عنوان مقاله [English]
Introduction Pears have a high nutritional and economic value worldwide. One of the main problems in growing pear cultivars is their late fertility. The use of asexual propagation methods can lead to the production of own rooted trees to solve the problems. Cuttings are commonly used for proliferation either softwood, semi-hardwood or hardwood. Clonal propagation is considered as a suitable method for rapid propagation of shrubs and tree species. Adventitious roots formation in stem cuttings is a crucial physiological process for vegetative propagation of many plant species. Rooting ability of tree species through stem cuttings is affected by several factors particularly plant growth regulators (PGRs). Rooting of pear stem cuttings is hard and time consuming. Auxin is an effective PGR in stimulating root formation on cuttings. The most auxins widely used in rooting of stem cuttings are indole-3-butyric acid (IBA) and naphtaleneacetic acid (NAA). Of these two auxins, IBA is the most widely used root promoting chemical, because it is nontoxic at high concentrations. Applied concentration is an important factor. Typically, a concentration of 2000 to 4000 ppm will result in proper rooting for most shrubs and trees.
Materials and Methods In this experiment, pear (Pyrus communis cv. ‘Bartlet’) was used as mother plants. Stem cuttings were used as plant materials. The effect of different levels of IBA and NAA was studied on the rooting traits of pear cuttings in a factorial experiment based on a randomized completely block design (R.C.B.D.) with 16 treatments and 4 replications. The experimental treatments included IBA and NAA at the rates of 0, 1000, 2000 or 4000 mg l−1 applied individually and/or in combination to facilitate rooting of cuttings. Rooting percentage, rooting time, root number, root length, root volume, plant height, leaf number and fresh and dry weights of cuttings were measured after about 130 days.
Results and Discussion The results of analysis of variance showed that the interaction of IBA and NAA on all measured traits except for root volume was significant. Results showed that the least time (59 days) until start of rooting on cuttings and the highest number of root (16 per cutting) was obtained in cuttings treated with 1000 mg l−1 NAA together with 2000 mg l−1 IBA. There was no significant difference between this treatment and treatment of 4000 mg l−1 NAA together with 2000 mg l−1 IBA with induction of 15.66 roots. Maximum rooting percentage (57.66%) was obtained in cuttings treated with 4000 mg l−1 IBA. The longest root (51 cm per cutting), the highest cutting fresh weight (36.83 g) and dry weight (9.15 g) was observed in treatment of 4000 mg l−1 NAA together with 2000 mg l−1 IBA. Root length (49, 48.60 and 44 cm) was high in stem cuttings treated with 4000 mg l−1 IBA, 1000 mg l−1 NAA together with 2000 mg l−1 IBA and 2000 mg l−1 NAA together with 2000 mg l−1 IBA, respectively. The highest root volume (3.70 cm3 per cutting) was obtained in treatment of 4000 mg l−1 IBA. There was no significant difference between this treatment and treatment of 2000 mg l−1 IBA including 3.30 cm3 root volume per cutting. The largest number of leaf (9.93 per cutting) was observed in cuttings treated with 4000 mg l−1 NAA together with 2000 mg l−1 IBA. Treatment containing 2000 mg l−1 NAA together with 1000 mg l−1 IBA induced the highest plantlet length. Plantlet length (77.66 cm) was high through the use of 4000 mg l−1 NAA together with 2000 mg l−1 IBA. The most widely used auxins in the basal region of stem cuttings for induction and growth of adventitious roots are IBA and NAA. These two PGRs are much superior to the induction of rooting because of their greater chemical stability and their low mobility in the plant. The positive effect of IBA and NAA was shown on root induction in cuttings of many difficult-to-root plants including fruit trees. In the cases of auxin application, great variation was observed among the concentrations, formulations and forms of application of PGRs. Plant type, type, size and age of cutting and time of isolation of cuttings from trees, are also effective in the success or failure of rooting cuttings. Exogenous application of auxins enhances the rooting percentage due to their ability to act in plant tissues located near the region of contact with the PGRs. Therefore, the application of exogenous auxins increases the concentration of endogenous auxins, and the accumulation of them in the basal region of the stem cuttings act as a metabolizing agent and signal to induce rooting. During external contact with the cell, auxins induce changes in the metabolism of enzymes, carbohydrates, DNA, RNA and proteins, and these changes in the rooting zone may inhibit or promote regeneration of adventitious roots, mainly during cell division and differentiation. The success of IBA application is probably due to its low activity and its slow degradation by auxin destroying enzyme. The maximum number of sprouts per cutting with optimum IBA with or without NAA treatments might be ascribed to better root growth which augmented absorption and translocation of nutrients from the soil, which takes an active part in various plant metabolic processes. In the present study, the combined effect of IBA and NAA had the greatest effect on most of the measured traits.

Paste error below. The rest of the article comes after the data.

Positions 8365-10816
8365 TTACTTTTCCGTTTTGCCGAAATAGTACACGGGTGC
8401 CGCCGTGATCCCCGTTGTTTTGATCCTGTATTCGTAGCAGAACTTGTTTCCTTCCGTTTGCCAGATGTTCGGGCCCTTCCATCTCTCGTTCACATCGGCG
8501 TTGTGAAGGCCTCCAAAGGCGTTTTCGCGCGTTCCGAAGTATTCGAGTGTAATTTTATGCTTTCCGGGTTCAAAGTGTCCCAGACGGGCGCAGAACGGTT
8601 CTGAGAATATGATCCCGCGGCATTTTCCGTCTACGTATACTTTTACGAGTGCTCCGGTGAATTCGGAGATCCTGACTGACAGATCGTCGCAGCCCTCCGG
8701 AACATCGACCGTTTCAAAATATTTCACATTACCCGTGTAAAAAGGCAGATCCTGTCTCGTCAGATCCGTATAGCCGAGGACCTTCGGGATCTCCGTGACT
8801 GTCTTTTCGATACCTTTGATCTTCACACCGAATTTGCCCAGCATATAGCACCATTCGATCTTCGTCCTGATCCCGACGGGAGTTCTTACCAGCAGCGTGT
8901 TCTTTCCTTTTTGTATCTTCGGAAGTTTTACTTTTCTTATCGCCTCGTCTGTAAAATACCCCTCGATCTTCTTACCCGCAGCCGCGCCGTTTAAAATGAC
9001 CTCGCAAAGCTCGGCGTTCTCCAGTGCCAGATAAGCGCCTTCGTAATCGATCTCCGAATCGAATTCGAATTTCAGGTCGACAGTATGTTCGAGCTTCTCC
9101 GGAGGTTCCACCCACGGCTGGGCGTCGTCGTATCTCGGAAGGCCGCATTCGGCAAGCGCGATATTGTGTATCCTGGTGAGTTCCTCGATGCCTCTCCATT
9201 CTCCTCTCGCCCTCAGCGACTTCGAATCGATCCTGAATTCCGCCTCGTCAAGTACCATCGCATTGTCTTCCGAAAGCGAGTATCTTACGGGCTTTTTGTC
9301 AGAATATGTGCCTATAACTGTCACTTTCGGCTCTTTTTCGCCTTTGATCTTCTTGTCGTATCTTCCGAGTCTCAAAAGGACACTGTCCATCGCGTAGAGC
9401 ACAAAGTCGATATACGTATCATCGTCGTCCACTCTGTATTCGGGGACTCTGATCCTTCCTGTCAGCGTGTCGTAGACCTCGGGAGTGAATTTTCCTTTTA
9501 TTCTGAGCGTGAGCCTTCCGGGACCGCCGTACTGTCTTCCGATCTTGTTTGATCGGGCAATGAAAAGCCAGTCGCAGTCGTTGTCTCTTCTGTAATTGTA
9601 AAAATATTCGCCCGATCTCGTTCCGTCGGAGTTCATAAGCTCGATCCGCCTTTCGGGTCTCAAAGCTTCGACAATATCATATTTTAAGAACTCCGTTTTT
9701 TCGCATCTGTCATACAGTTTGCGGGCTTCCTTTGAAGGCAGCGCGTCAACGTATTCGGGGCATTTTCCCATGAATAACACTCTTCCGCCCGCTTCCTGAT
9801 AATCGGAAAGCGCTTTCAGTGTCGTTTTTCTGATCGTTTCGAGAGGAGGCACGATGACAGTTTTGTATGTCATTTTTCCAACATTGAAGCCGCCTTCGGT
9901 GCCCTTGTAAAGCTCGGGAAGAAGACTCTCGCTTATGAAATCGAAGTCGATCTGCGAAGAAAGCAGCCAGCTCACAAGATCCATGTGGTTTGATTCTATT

Conclusion: In summary, IBA and NAA significantly improved the adventitious root initiation and growth of pear (Pyrus communis cv. ‘Bartlet’) shoot cuttings. The concentration of 4000 mg l−1 IBA induced the highest percentage of rooting and production of an acceptable number of roots on shoot cuttings. Therefore, the use of this treatment individually is recommended because it stimulates the highest percentage of rooting and is economical for rooting in pear shoot cuttings.